The three Democratic candidates for State Representative for the newly formed 11th Suffolk District, representing Chelsea and part of Everett, laid out the cases for their election at a virtual forum hosted by Our Revolution Massachusetts on Tuesday night.
City Councilors Judith Garcia and Leo Robinson and School Committee member Roberto Jimenez Rivera are on the Sept. 6 primary ballot. The winner will face off against another Chelsea City Councilor, Republican Todd Taylor, in the Nov. 8 general election.
“I have dedicated my entire life to service and the community and I believe that this unique opportunity will allow me to give back to the place I love to call home,” said Robinson. “Our next state representative needs to know the unique challenges facing the district and have the experience and relationships necessary to deliver the results we so desperately need.”
Robinson pointed to writing the city’s inclusionary zoning ordinance helping create affordable housing in the city and his role in the Central Avenue Project with the Chelsea Housing Authority as some of his biggest recent achievements as a councilor.
“I’m the proud daughter of a single mother, the proud daughter of a first generation immigrant, and the proud daughter of an essential worker, similar to many of the constituents I serve,” said Garcia. “This community gave me a home and gave me a sense of belonging, and in 2015, when I saw that lack of representation in our council of representatives that looked like us and that really understood the needs of the community, I decided to run for office in partnership with this community. We were able to pass progressive legislation, and I am proud of the work I’ve done, from a wage theft ordinance to over $5 million we invested in the downtown to improve our infrastructure.”
Jimenez Rivera works as a union organizer as well as serving on the Chelsea School Committee.
“Above all, I’m the dad of a two-year-old boy who keeps me motivated to build a better future for all of us,” said Jimenez Rivera. “My wife and I chose Chelsea because we wanted a community where our kids could hear Spanish on the streets and live out the values that are important to us. What was ridiculous was that to have that, we would have to give up on having schools with enough resources, green spaces for our baby to run through and clean air to breathe.
“I don’t think anybody should have to make these kinds of sacrifices, and it was that thought that brought me to politics.”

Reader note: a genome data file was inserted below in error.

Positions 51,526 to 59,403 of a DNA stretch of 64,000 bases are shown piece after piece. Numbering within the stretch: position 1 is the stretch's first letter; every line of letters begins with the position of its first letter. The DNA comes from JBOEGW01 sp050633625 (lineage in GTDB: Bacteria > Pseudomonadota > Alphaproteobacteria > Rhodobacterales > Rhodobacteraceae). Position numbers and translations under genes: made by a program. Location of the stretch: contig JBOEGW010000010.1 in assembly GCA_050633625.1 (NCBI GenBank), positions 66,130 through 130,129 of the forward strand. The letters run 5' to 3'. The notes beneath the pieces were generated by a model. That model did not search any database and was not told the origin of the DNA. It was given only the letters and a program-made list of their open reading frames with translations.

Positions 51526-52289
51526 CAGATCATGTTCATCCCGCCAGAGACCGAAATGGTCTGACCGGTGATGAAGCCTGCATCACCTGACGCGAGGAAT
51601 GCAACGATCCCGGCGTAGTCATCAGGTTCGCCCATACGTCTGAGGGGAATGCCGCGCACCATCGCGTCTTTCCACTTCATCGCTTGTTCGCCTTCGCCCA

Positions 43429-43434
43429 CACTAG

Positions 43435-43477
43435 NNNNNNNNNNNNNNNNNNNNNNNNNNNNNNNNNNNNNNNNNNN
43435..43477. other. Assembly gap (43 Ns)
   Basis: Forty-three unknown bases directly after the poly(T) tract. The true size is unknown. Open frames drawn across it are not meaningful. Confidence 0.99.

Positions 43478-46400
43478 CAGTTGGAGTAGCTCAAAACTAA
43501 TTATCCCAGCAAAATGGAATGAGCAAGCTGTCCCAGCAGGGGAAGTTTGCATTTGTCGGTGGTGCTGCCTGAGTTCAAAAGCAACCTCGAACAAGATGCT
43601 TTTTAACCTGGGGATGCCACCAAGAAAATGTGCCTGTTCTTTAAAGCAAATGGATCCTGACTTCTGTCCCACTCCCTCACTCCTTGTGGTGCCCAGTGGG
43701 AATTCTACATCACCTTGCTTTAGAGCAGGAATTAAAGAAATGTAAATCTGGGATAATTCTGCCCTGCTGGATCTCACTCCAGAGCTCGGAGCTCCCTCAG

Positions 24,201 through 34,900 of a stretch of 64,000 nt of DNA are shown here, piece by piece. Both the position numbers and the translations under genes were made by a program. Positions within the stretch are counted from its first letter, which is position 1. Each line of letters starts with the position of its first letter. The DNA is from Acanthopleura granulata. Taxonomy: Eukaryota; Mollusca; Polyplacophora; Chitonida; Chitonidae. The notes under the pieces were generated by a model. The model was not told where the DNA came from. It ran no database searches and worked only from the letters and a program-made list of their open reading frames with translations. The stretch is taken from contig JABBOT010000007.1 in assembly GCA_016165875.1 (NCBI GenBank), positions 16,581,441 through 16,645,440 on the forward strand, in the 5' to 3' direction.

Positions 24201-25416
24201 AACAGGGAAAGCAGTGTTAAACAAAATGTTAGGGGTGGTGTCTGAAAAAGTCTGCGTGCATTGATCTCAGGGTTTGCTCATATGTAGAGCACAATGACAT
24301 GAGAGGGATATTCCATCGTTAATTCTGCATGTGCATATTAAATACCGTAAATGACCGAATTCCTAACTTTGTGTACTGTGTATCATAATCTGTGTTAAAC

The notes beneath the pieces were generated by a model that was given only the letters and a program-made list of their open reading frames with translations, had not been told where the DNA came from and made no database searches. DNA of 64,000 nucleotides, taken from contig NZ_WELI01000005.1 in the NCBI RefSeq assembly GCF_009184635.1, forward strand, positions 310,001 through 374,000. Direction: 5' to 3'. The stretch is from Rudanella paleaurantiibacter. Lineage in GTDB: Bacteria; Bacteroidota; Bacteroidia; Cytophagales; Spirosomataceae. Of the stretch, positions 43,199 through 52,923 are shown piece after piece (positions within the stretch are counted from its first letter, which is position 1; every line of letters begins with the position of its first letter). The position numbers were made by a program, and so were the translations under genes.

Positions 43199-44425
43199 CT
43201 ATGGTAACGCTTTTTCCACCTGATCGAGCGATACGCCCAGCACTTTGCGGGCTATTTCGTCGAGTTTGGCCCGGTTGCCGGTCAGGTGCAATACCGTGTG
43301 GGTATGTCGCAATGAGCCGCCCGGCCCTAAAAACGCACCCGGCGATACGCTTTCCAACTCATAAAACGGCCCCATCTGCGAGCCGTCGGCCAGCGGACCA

The candidates were asked a number of questions, including their top policy priorities for addressing housing affordability in Chelsea.
“Housing affordability has reached a breaking point for our renters, and it’s no secret that over 70 percent of our community here in Chelsea are renters,” said Garcia. “What I think is a priority as we face this regional and country-wide crisis is we need to focus a lot on rent stabilization as a priority, but also on stronger tenant protections.”
Jimenez Rivera said he sees housing as a two-part problem of supply and price.
“They keep building more buildings, but they tend to be luxury condos that are not actually affordable for people in our community, so we continue to bring more people into our community while having a housing crisis with the people who are here,” he said. “We need to make sure we are building more middle income and working class family housing and also making sure that communities that are not Chelsea are doing their fair share for affordable housing development. Right now, we are doing far more than our fair share as far as affordable housing, and that ends up having a cost, we end up having lower property tax values and that type of thing.”
Robinson said Chelsea needs to be able to advocate at the state level for rental assistance and to help renters move up to become first-time homebuyers.
“I think it is important that we as a community come together and advocate for housing as a priority, not only within Chelsea but in the region as we are over the limit to how much affordable housing we do have in Chelsea compared to the 10 percent in other communities,” said Robinson.